This week I sat down with Steven van Wel, the CEO and co-founder of Karma. I had a simple question: “where is this all going?” and, as is often the case, the answer is found in something like “where did this all come from?”

Steven, along with more than half the company, is Dutch. Frequent travels to the US with his co-founders sparked the idea: “You go from Amsterdam to New York, and the first thing you do is hunt for WiFi. You get off a plane, and you want to get online. You want to figure out where you're heading, figure out where your Airbnb is.”

“So you pretty much end up with a brick that is useless without WiFi.”

Data access for a modern traveler is painful, explains Steven. “The first experience you have when you enter a new country is a text message from your mobile provider that you need to pay $10 a megabyte. That's $60 just for sending one 'Hi mom… I'm in NYC' picture. It's embarrassing.” The safest thing is to aggressively disable every feature on your phone which might use that gold-flecked roaming data. “So you pretty much end up with a brick that is useless without WiFi.”

Yesterday in SoHo, outside the Karma offices, a stranger with a Spanish accent stopped me and asked for directions. She held up her perfectly modern iPhone, showing me a rendered Google Map of her destination, but didn’t know how to get there from here.

“You’re close,” I said. “Prince St. is that way…” I pointed, and then realized I didn’t know if she should go right or left at Prince. “Can you scroll over?” I asked her. She couldn’t, she didn’t have WiFi. I quickly surmised that she’d pulled up her destination with some local coffee shop WiFi, left the coffee shop, and instantly got lost in the maze of SoHo again. Her phone was a brick.

Karma’s goal is to solve this “brick” problem for everyone, everywhere. It wants to be a very thin layer between a person and the myriad of services offering internet access. That extends from the pricing structure on down to the Karma hardware itself. “The device should almost be ‘stupid’,” explains Steven. “It could never do anything wrong. No settings, no displays, no fancy stuff. Just a little box of WiFi.”

Karma’s goal is to solve this “brick” problem for everyone, everywhere.

So far, over 100,000 people have connected to the internet through those “little boxes of WiFi.” Karma launched in 2012 on Clearwire’s 4G WiMAX network. Steven and the team chose Clearwire (now owned by Sprint) because it was the fastest way for them to get to market, and allowed them to offer a truly seamless experience for users. When Karma launches 4G LTE on Sprint this year, the goal is to keep the customer experience the same, now with faster data in more areas. And, eventually, Karma wants its “little box of WiFi” to work globally.

“It will take time to get there,” admits Steven. “It will take 2-3 years to expand Karma to 20 markets.” The experience should be frictionless and without any surprises for users along the way. “Every time we plug in another network, it will increase your coverage. It won't be a new fee, it won't be a new bundle you have to add. ”

And nobody’s getting left behind: “Our early customers have been such great supporters of our service, and helped build Karma to what it is today, that we'll pick up most of the tab for the new hardware, and we'll try to keep doing that.” Karma promises to support existing hardware until eventually the WiMAX network stops working. And when that happens Karma will pay to upgrade them to the new hardware. Karma wins when its users have more places to use their data.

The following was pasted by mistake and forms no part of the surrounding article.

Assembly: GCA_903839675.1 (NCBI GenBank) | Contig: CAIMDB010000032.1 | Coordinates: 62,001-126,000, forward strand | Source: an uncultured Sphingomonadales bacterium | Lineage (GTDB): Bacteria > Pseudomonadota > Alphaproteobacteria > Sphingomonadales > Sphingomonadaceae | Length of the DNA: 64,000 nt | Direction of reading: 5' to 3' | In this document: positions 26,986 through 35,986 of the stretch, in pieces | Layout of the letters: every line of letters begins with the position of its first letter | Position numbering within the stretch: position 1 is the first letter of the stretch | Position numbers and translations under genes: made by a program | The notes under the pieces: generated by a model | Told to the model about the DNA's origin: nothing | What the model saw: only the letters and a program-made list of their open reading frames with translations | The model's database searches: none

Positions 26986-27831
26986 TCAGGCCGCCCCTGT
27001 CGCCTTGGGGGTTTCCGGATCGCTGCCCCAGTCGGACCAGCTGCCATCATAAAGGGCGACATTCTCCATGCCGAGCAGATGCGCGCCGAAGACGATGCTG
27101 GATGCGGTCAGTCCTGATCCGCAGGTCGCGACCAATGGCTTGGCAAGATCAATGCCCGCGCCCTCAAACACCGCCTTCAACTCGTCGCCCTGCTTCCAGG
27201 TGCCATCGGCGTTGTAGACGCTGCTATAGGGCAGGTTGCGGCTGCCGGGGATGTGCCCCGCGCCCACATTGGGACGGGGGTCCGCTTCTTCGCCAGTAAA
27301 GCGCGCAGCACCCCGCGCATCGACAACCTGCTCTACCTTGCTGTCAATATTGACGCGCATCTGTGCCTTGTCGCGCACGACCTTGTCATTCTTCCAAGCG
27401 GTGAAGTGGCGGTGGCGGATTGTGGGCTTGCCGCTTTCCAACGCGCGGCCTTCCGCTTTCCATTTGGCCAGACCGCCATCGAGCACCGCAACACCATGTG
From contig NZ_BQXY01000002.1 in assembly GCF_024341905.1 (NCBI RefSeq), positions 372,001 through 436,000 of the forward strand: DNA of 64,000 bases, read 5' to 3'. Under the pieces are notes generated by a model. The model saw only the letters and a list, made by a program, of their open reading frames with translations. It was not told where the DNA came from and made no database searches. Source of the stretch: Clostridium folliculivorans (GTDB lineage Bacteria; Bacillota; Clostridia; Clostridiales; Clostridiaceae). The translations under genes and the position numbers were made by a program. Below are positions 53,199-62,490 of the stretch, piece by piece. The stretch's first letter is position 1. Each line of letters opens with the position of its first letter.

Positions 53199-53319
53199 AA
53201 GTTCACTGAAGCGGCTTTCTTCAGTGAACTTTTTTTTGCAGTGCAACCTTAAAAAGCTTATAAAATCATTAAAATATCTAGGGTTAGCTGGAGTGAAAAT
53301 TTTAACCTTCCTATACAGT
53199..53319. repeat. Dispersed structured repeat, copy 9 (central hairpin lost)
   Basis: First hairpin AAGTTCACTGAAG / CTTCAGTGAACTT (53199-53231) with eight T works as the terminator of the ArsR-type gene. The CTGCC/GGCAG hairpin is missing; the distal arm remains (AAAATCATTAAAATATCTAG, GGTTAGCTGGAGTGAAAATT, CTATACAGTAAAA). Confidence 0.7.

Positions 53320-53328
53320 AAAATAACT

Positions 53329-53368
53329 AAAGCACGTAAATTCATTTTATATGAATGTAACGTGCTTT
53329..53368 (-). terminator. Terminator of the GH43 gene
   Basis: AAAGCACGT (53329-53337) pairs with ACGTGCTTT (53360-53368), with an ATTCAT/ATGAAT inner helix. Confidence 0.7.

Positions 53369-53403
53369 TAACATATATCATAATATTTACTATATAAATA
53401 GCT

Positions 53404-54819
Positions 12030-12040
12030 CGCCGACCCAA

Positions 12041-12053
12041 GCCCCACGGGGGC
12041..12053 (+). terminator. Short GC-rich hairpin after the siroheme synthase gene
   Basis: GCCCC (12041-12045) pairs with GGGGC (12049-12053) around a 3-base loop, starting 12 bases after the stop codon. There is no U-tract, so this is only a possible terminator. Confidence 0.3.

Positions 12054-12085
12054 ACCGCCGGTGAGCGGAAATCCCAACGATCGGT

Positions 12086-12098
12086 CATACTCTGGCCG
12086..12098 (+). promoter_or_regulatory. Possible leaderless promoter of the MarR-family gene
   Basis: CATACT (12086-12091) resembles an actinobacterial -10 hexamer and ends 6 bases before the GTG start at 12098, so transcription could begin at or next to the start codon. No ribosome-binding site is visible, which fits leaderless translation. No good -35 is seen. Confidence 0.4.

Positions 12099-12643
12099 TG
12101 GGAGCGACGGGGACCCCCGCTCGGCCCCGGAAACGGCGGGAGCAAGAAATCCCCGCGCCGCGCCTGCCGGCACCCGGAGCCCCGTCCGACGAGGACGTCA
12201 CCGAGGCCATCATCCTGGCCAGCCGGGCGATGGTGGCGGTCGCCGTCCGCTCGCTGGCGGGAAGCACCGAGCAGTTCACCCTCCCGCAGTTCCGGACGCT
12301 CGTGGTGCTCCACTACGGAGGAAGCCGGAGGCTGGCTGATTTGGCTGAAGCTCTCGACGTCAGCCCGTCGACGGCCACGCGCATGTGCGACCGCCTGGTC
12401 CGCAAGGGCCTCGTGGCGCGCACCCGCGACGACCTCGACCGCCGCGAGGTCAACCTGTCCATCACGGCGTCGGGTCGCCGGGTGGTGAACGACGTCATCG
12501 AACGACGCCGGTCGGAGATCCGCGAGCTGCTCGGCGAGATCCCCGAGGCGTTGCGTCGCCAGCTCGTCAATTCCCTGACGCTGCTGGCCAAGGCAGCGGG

Ultimately, it’s this model which powers what Karma is and will become. It’s about relieving users from thinking about what service or device they’re using to connect, and roaming fees, and overages, and all surprises.

“If you look at data today, data is tied to a carrier and device. The unique thing we've done is take that data currency and attached it to you, the end user, and not to a network, and not to a specific device.”

I’m surprised I’ve never realized how schizophrenic our current method of connecting to the internet is. I’ve simply taken it for granted. Steven does not, and lists the offenders rapidly: “I have the cable company at home, airport WiFi, in-flight WiFi, coffeeshop WiFi… then I have my mobile provider, and within those categories, there are multiple providers.” This is what he wants to fix. “Us as founders want to use our devices wherever we go, and we don't want to be dragged into 6-7 subscriptions to make that happen.”

Steven himself uses his Karma constantly. He’s swapped his iPhone and data plan for an iPod touch and Karma. "10 years from now we might not need an extra device, like Karma, to get us connected. Karma could live inside your devices. The experience however should always be seamless, worry-free, and above all extremely easy to use. No-nonsense."

I’m not yet as brave as Steven, I think I’ll keep my mobile plan for now. But I like where this is headed. What if I didn’t think about how or what I connect to the internet?

Steven’s a typically happy guy, but he’s been positively bubbly since the Netherlands beat Spain 5-1 in the World Cup. Over lunch, my co-workers educated me on the topic of “sprinkles,” a highly compatible Dutch foodstuff. It’s a constant reminder that Karma is an international company, and won't be satisfied until there's simple solution to WiFi globally.

About Paul Miller

That guy who left the internet for a year